Is this because so many are disenchanted by WEIRD descending into chaotic corruptions? Or does it just not work anymore? We're asking this question at the highest levels of democratic self-governance. We discover that WEIRD makes us vulnerable to the envious and scheming peoples of the high plateau of Eurasia, who began as horseback plunderers and never quite managed to impress Europe, though their descendant writers and composers have produced grand novels and symphonies, so that we recognize their long names, even if we have a hard time spelling them. Size, complexity and a dour attitude in a suffering world have become indicators of value. Dostoyevsky, Tchaikovsky. A high school teacher in Cut Bank taught Christian pessimism in these books and was respected for it, as "one who knows."
I've been saved by the rez. Oral culture, daily life quite apart from business, a wild sense of humour (the last thing to be "civilized") and lives too poor to use much technology have taught me to be suspicious. I left Portland with their motto of "Keeping Portland WEIRD" and I'm not sure they realize the double meaning.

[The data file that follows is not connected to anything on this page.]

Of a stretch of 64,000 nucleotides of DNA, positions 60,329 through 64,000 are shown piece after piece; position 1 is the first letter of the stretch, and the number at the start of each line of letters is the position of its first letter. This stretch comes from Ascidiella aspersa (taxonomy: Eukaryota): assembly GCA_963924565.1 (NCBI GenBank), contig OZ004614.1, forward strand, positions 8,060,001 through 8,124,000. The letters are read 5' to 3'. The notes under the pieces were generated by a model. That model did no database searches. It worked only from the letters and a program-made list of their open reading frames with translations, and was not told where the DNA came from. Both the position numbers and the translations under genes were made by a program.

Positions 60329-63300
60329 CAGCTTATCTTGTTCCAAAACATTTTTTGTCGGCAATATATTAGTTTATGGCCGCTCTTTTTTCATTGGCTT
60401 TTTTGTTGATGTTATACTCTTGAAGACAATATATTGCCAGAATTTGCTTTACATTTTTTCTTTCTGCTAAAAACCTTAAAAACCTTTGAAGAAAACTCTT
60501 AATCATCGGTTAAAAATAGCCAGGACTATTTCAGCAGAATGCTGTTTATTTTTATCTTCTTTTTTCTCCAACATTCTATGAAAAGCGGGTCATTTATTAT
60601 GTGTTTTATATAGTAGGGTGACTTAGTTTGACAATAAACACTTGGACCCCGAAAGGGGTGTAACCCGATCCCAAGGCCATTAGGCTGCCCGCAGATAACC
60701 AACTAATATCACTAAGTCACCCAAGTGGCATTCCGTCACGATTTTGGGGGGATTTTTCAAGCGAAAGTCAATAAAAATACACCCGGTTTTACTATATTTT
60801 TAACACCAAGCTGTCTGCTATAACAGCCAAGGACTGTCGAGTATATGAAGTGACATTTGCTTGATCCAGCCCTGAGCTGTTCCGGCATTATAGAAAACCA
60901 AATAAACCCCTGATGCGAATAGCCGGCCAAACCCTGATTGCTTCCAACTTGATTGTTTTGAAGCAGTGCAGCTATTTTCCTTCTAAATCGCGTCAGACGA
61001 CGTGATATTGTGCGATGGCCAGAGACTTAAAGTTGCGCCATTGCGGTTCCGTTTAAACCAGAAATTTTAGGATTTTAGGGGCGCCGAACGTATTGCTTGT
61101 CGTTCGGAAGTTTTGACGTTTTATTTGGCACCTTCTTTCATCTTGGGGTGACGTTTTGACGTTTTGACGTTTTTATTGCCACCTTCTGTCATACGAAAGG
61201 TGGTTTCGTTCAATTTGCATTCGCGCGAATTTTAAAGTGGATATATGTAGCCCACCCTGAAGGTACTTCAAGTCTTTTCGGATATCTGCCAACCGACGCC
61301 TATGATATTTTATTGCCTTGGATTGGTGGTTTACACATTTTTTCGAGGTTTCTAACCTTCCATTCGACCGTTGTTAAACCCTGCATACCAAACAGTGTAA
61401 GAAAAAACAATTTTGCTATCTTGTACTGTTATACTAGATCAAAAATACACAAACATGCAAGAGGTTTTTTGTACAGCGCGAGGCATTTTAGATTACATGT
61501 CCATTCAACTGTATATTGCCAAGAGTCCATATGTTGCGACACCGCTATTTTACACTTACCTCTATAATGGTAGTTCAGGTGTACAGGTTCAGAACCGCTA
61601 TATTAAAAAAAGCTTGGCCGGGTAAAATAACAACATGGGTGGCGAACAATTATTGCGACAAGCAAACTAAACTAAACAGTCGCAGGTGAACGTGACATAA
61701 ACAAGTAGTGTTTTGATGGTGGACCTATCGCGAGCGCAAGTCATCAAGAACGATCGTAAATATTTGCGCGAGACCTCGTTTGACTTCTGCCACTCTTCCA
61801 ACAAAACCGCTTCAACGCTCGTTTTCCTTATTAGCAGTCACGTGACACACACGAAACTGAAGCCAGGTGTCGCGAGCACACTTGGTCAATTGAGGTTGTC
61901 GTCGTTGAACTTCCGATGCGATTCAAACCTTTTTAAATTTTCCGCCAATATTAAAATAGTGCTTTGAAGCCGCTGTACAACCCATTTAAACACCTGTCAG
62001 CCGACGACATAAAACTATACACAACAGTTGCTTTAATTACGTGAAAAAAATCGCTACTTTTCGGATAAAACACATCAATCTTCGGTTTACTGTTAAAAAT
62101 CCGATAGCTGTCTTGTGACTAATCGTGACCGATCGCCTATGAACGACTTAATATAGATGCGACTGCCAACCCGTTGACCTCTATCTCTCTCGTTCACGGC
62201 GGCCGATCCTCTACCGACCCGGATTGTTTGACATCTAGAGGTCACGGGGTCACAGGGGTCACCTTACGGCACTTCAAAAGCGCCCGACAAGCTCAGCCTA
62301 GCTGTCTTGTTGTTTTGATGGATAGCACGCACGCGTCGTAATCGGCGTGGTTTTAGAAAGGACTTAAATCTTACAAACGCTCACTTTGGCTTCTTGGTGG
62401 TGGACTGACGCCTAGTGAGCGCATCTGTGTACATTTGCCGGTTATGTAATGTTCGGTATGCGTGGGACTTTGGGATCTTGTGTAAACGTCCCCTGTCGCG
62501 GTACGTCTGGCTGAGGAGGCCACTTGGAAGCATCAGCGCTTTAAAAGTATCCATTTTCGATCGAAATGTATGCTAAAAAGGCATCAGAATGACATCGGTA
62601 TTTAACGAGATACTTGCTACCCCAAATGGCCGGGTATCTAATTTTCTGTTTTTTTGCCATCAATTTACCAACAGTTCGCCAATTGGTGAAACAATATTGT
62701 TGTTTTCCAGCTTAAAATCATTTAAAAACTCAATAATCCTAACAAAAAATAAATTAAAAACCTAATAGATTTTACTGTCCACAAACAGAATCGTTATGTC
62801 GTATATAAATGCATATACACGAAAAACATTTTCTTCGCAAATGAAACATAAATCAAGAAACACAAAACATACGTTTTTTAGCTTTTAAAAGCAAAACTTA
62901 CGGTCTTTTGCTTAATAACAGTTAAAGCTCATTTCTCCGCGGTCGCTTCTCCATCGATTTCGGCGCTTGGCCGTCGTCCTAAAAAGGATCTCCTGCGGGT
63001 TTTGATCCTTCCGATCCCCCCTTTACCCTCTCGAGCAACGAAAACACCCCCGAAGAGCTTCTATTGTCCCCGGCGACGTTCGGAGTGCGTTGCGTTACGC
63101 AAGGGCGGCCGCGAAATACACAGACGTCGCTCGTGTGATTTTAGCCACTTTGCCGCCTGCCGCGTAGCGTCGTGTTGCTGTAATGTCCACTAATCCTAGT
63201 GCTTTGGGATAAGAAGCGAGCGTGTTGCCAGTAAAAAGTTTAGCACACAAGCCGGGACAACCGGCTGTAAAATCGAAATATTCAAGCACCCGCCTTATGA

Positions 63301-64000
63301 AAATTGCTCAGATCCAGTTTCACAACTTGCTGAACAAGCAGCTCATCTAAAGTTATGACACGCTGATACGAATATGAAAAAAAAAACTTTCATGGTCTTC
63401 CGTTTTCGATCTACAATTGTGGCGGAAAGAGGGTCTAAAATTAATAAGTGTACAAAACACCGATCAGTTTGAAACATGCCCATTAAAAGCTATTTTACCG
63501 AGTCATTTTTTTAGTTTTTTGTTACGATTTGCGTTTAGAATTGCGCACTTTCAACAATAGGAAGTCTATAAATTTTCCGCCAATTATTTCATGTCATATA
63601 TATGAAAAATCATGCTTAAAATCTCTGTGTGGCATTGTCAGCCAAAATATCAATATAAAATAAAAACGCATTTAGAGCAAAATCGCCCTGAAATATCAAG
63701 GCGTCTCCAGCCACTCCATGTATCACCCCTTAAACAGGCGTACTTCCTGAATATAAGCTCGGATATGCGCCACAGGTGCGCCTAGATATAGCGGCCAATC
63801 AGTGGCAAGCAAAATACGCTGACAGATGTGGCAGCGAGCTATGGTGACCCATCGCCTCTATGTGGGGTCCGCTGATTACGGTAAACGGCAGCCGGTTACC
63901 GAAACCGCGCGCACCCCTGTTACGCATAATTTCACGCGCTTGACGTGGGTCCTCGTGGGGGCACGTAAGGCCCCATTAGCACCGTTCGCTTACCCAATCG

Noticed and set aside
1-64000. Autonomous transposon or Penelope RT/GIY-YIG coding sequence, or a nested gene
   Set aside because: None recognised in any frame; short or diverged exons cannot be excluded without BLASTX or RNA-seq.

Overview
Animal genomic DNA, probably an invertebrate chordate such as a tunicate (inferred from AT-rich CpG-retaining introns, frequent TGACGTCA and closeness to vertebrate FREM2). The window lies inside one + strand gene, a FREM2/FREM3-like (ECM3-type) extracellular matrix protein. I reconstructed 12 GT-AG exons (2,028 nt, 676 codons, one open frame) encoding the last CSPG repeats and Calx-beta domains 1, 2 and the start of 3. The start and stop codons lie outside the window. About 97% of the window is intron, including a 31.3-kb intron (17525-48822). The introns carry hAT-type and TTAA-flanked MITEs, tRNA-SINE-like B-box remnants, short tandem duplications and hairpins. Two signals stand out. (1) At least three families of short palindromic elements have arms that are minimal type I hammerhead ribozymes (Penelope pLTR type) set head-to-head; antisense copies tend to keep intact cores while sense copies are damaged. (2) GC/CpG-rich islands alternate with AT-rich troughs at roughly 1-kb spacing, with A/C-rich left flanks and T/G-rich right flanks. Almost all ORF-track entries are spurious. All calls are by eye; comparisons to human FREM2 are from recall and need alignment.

So what does that mean about my writing? It's not for money. It's not for awards. It's not for public recognition or for festivals and readings. It's for a few cherished people and for them I do it as well as I can. If they save it and share it, that's fine.